trash and was now leachate, you had exactly the right conditions needed
to manufacture hydrogen sulfide from gypsum - calcium sulfate, lots of
water, organic carbon, and an anaerobic atmosphere. They fixed it with
really good cover and an awful lot of flares. The problem occurred at
one or two of the other sites that used it too, but not nearly so
noticeably and it was quickly suppressed.
- So, what we do is, we still approve the stuff, but we do it with
conditions, and a warning that this can happen - and that they will be
required to jump on the odor problem if it develops.
- The one landfill quit using it but a few still do. We do have
ongoing slight odor problems at a couple of those sites, but I think it
is more related to the porosity of the cover than the H2S content - the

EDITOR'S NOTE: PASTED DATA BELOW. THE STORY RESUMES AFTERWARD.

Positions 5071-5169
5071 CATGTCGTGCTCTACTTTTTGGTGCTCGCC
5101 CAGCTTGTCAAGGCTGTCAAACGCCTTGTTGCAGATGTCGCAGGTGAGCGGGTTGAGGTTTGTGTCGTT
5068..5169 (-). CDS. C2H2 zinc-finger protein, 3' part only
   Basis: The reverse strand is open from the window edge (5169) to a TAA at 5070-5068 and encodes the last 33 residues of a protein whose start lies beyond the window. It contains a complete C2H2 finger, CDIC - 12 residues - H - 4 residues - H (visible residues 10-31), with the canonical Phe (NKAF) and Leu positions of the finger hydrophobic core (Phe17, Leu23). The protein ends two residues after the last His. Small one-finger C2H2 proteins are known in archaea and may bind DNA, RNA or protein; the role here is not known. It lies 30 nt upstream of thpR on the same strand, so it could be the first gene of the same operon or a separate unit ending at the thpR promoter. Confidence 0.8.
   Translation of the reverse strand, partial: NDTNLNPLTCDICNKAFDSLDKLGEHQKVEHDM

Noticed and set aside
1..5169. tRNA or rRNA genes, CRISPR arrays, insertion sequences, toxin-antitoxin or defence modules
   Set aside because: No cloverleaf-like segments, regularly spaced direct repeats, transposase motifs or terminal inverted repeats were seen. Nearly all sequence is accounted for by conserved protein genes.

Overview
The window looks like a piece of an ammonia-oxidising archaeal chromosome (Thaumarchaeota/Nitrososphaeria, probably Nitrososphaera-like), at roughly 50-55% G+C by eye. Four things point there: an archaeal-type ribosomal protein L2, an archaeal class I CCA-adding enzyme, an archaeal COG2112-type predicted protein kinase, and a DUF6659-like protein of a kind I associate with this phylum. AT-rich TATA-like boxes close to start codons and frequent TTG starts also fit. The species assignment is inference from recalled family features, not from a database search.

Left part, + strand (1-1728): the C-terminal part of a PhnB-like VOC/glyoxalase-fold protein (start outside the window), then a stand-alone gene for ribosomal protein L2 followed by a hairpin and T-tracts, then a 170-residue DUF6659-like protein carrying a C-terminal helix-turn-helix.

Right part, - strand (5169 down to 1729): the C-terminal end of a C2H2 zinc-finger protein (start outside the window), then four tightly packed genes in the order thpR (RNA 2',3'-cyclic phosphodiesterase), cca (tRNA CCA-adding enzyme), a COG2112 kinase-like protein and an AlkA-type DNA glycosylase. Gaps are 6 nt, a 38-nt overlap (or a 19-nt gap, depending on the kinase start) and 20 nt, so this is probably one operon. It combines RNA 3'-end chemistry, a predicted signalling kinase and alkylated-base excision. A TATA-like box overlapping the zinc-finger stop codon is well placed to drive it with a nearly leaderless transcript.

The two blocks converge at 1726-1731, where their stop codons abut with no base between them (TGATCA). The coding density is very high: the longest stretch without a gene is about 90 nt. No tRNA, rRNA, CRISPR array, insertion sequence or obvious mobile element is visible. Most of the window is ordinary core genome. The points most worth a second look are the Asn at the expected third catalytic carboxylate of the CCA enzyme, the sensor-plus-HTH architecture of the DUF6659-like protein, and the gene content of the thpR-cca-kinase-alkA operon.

odors we are getting now are more a classic garbage smell than the
pronounced sulfur odor we had before. (After awhile it's just like
wine-tasting: "Ah, let's see...not too sweet, yet not too dry...a
subtle piquancy of sludge, with the heady flavor of
petroleum-contaminated soil...some crisp tannins from the wood and
cardboard...just a touch of industrial solvents and undertones of
incinerator ash...This is from Baltimore City garbage, buried about
August, 1983, before the fall rains...").
- I note that some (Massachusetts?) have banned gypsum from their
landfills, and it may be of interest to those in wet climates to
consider minimizing wallboard and plaster content in a C&D-derived
ADCM. We are not at that point, however.
If you need more on this please give me a call.
Kansas has not received any requests to use shredded C&D waste as
alternative daily cover material. This could be because soil is
readily available at most landfills, and other alternative cover
materials (tarps, low-level contaminated soil, spray-on slurry) are
probably more cost-effective than shredding C&D waste.